Kids are funny that way. Many are surprised to find that you have a first name. It’s like when they come to you at school and say, “I saw you in your car yesterday,” or “I saw you last night at the grocery store. What were you doing there?”
Sometimes I think that students believe that we teachers are some sort of holographic image that cannot exist outside of the school and that the district shuts us down at night only to turn us back on the next morning.
So now I knew that Mrs. Mather was back at Prescott School. She had been one of those teachers that my mother kept tabs on over the years and mention her in conversation when she had news of her. Mrs. Mather had done a great many things with her career. She’d had been awarded a Fulbright and traveled. She trained other teachers and even aspired to administration. And now toward the end of her career, she was back in the school where she had started all those years ago.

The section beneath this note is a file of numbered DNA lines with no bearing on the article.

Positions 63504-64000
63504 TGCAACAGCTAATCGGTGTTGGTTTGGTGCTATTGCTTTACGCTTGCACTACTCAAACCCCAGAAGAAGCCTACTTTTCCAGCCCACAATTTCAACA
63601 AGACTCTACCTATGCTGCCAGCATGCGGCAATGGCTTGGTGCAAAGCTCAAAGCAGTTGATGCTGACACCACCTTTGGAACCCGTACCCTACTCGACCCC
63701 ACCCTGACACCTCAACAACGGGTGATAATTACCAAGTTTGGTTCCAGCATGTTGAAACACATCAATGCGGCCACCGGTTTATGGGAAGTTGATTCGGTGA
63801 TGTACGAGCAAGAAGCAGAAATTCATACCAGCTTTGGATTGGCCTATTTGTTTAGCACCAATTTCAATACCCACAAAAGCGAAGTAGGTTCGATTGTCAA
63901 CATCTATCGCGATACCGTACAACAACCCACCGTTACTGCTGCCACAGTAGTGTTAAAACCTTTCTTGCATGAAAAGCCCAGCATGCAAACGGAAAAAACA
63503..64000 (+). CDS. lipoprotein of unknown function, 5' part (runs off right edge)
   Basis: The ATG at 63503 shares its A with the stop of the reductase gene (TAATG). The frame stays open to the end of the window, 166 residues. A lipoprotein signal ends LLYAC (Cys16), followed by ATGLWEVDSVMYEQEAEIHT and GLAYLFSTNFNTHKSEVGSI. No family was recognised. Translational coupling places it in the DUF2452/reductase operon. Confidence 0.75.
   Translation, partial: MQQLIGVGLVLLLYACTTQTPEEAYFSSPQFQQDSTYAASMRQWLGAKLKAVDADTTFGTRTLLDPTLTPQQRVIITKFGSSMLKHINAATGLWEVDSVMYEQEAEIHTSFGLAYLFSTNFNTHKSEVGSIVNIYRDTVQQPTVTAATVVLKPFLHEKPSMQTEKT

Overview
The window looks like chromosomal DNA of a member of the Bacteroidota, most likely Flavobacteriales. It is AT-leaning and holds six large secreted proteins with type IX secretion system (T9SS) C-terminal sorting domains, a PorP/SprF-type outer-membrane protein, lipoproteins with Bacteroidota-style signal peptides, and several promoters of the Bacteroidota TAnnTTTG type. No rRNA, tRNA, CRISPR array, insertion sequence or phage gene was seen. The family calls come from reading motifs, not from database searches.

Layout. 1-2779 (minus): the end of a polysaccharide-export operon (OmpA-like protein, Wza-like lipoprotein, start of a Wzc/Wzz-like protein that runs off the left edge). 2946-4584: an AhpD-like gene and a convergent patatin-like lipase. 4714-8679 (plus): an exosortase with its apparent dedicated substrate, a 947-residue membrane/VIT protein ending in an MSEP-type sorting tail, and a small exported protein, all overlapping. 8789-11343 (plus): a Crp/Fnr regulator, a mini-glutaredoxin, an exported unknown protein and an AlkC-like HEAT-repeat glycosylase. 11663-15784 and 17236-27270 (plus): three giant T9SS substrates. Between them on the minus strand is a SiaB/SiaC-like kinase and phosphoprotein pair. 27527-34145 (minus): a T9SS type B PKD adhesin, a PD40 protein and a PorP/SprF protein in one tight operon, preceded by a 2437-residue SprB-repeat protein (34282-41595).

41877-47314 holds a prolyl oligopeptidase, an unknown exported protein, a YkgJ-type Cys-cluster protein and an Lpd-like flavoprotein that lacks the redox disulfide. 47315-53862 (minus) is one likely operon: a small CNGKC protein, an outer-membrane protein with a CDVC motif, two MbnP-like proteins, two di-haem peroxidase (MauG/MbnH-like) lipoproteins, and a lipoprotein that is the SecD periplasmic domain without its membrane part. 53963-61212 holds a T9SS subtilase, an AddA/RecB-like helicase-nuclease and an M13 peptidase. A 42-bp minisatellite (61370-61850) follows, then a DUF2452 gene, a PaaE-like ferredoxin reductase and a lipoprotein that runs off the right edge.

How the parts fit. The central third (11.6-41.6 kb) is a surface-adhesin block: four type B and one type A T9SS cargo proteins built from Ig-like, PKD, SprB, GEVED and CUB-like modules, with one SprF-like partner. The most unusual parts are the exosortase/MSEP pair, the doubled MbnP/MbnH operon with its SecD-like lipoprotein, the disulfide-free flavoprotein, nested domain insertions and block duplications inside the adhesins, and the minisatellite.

One day, I was attending a district in-service at our central district office building. Our training ended at 3:00 PM and I was heading to my parents for a visit. As I was driving past Prescott School, I remembered that Mrs. Mather was inside so I decided that I would stop by and fulfill my promise: tell her that I learned to read!
I parked in the lot and made my way to the office. I signed in as a visitor and asked where Mrs. Mater’s room was.
I headed down the hallway and at the base of the stairs passed room 109. The steam radiator was still located right outside the door. When I was in kindergarten I used to ask to go to the restroom and before leaving the room I would put broken crayons into my pockets. Once outside the door I would set them on the radiator and watch them melt. At the time I liked to consider it modern art.
I climbed the stairs and when I reached the top I turned to the right and saw the door to Mrs. Mather’s room. It was a door with several glass panes so I could see into the room. In front of the room stood Mrs. Mather who was no longer tall. She still had light hair, but it was no longer blonde.